ORDER RE. UNSERVED DEFENDANTS
Re: Dkt. No. 11
SUSAN ILLSTON, District Judge.
On December 11, 2016, the court found that the pro se prisoner's civil rights complaint stated a cognizable Eighth Amendment claim against correctional officers Cano, Lee and Williams for deliberate indifference to plaintiff's safety, and ordered service of process on these three defendants. Defendant Cano was served with process and has appeared in this action. The Marshal was unable to serve process on defendants Lee and Williams with the information provided — which consisted of only their last names and their reported employment at San Quentin State Prison. Docket Nos. 7 and 8.
Defendant Cano now moves under Federal Rule of Civil Procedure 4(m) for an order to show cause why defendants Lee and Williams should not be dismissed for failure to timely serve process on them. The motion is accompanied by a declaration from defense counsel, who describes her several efforts to learn the identity of the unserved defendants: (1) according to prison records, no one named Lee worked or was scheduled to work on the West Block at San Quentin on April 18, 2013, the relevant date alleged in the complaint; (2) there were three employees with the last name of "Williams," but it was unclear which of them plaintiff wanted to sue; and (3) when contacted by defense counsel, plaintiff failed to provide information to enable defense counsel to locate Lee or to determine which Williams was the intended defendant. Plaintiff has not opposed the defense motion for an order to show cause.
"If a defendant is not served within 90 days after the complaint is filed, the court—on motion or on its own after notice to the plaintiff—must dismiss the action without prejudice against that defendant or order that service be made within a specified time. But if the plaintiff shows good cause for the failure, the court must extend the time for service for an appropriate period." See Fed. R. Civ. P. 4. Where a prisoner is proceeding in forma pauperis and must rely on the Marshal for service of process, "[s]o long as the prisoner has furnished the information necessary to identify the defendant, the marshal's failure to effect service `is automatically good cause' for not effectuating timely service.'" Walker v. Sumner, 14 F.3d 1415, 1422 (9th Cir. 1994), overruled on other grounds by Sandin v. Conner, 515 U.S. 472 (1995); see e.g., id. (district court did not err in dismissing defendant where plaintiff "did not prove that he provided the marshal with sufficient information to serve" this particular defendant or that he requested service).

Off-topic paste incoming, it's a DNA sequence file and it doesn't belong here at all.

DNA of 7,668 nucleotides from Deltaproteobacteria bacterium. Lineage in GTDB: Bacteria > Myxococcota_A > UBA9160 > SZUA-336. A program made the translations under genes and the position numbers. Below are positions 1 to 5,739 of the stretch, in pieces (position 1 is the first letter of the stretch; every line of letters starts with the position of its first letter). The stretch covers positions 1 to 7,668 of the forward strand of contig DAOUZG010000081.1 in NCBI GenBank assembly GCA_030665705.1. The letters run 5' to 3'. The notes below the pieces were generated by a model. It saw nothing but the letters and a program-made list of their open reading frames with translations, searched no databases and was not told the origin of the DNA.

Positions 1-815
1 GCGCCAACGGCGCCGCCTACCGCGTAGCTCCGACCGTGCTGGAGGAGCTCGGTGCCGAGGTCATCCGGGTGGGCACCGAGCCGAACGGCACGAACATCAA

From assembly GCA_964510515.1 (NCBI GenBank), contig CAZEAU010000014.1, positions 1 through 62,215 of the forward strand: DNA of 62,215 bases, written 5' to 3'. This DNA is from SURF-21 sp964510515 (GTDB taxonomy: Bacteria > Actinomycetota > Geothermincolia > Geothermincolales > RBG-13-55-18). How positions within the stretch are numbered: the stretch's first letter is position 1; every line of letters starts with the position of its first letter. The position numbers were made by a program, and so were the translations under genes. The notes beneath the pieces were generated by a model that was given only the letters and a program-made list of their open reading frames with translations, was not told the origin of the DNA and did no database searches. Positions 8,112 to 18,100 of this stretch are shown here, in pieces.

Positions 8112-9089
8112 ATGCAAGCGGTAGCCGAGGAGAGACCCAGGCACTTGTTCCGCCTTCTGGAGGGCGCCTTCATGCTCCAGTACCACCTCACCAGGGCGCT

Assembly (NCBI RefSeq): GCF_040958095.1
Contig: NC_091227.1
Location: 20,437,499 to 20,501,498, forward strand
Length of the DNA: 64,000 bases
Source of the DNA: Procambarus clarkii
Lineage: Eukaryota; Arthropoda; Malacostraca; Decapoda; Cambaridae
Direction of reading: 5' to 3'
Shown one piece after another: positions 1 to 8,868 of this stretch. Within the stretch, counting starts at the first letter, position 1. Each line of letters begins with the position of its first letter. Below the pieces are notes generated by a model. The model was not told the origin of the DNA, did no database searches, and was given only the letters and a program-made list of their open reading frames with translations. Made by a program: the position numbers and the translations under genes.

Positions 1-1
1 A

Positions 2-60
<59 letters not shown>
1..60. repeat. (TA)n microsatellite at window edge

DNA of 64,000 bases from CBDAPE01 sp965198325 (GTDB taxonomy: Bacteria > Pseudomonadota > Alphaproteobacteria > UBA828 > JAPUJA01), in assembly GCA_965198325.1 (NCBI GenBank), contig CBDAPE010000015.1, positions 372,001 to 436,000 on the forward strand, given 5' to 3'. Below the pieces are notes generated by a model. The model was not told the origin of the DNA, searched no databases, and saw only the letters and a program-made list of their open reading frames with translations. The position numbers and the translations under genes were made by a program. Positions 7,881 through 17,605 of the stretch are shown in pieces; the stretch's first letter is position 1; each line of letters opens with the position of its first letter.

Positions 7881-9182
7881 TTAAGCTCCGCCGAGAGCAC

Defendant has adequately demonstrated that service of process did not occur within ninety days of the date the court ordered service of process on defendants Williams and Lee, and that the lack of service is due to plaintiff's failure to provide sufficient identifying information for either of these two defendants. Although it is the Marshal's duty to serve process, his ability to do so depends on the plaintiff providing sufficient information about a defendant for the Marshal to find the defendant to serve him or her. Plaintiff has not done so here. Accordingly, defendant's motion for an order to show cause under Rule 4(m) is GRANTED. Docket No. 11.
No later than
In light of the need to take care of the service of process problem, the court now VACATES the briefing schedule for dispositive motions. Once the service of process problem is resolved, the court will reset the briefing schedule.